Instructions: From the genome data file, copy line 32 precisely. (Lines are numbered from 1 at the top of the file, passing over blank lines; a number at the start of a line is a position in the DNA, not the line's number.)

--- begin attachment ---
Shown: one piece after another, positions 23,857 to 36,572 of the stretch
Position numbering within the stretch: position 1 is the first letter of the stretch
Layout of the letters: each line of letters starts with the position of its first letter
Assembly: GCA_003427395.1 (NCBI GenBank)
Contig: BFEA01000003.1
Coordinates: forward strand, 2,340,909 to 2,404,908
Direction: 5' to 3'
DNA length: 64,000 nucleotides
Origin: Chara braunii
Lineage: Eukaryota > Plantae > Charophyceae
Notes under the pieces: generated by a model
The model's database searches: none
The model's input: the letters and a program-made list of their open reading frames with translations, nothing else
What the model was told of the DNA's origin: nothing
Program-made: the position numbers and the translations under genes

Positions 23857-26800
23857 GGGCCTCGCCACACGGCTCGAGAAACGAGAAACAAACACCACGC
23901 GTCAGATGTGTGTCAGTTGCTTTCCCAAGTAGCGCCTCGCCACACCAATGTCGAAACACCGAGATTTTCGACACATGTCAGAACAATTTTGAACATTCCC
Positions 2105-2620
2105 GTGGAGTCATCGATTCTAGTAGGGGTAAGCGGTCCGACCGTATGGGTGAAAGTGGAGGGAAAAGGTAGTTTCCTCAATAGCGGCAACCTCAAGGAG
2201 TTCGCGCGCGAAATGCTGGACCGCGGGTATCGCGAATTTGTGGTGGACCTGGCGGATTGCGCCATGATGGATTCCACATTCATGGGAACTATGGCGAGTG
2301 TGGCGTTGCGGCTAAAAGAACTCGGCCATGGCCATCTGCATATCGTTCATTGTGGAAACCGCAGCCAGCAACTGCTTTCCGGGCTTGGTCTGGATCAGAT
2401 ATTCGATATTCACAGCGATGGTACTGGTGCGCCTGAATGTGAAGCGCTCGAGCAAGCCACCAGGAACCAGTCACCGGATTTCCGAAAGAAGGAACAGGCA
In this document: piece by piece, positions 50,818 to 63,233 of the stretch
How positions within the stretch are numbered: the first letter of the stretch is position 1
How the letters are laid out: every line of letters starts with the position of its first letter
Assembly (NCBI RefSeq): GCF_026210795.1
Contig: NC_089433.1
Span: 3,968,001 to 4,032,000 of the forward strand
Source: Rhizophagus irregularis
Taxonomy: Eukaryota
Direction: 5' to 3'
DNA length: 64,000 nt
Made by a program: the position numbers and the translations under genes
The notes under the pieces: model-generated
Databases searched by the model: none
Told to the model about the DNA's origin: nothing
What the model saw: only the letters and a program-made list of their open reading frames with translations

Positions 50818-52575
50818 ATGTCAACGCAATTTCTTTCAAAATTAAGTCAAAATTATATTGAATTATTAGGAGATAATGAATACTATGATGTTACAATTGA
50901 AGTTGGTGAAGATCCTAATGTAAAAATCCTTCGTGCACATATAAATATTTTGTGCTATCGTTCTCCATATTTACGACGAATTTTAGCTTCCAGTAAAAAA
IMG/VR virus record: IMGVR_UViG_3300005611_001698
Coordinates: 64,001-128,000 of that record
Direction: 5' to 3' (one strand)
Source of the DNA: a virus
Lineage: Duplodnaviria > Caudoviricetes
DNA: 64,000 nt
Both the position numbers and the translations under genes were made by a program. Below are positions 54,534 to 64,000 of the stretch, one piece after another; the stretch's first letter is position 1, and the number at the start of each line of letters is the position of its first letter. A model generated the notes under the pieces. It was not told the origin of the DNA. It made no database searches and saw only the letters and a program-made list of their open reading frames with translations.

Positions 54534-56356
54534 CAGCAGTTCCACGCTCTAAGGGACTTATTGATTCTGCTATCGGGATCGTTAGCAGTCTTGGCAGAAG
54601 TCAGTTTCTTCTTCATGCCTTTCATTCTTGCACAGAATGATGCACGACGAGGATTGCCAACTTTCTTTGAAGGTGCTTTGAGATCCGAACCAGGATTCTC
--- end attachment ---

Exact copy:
Direction: 5' to 3'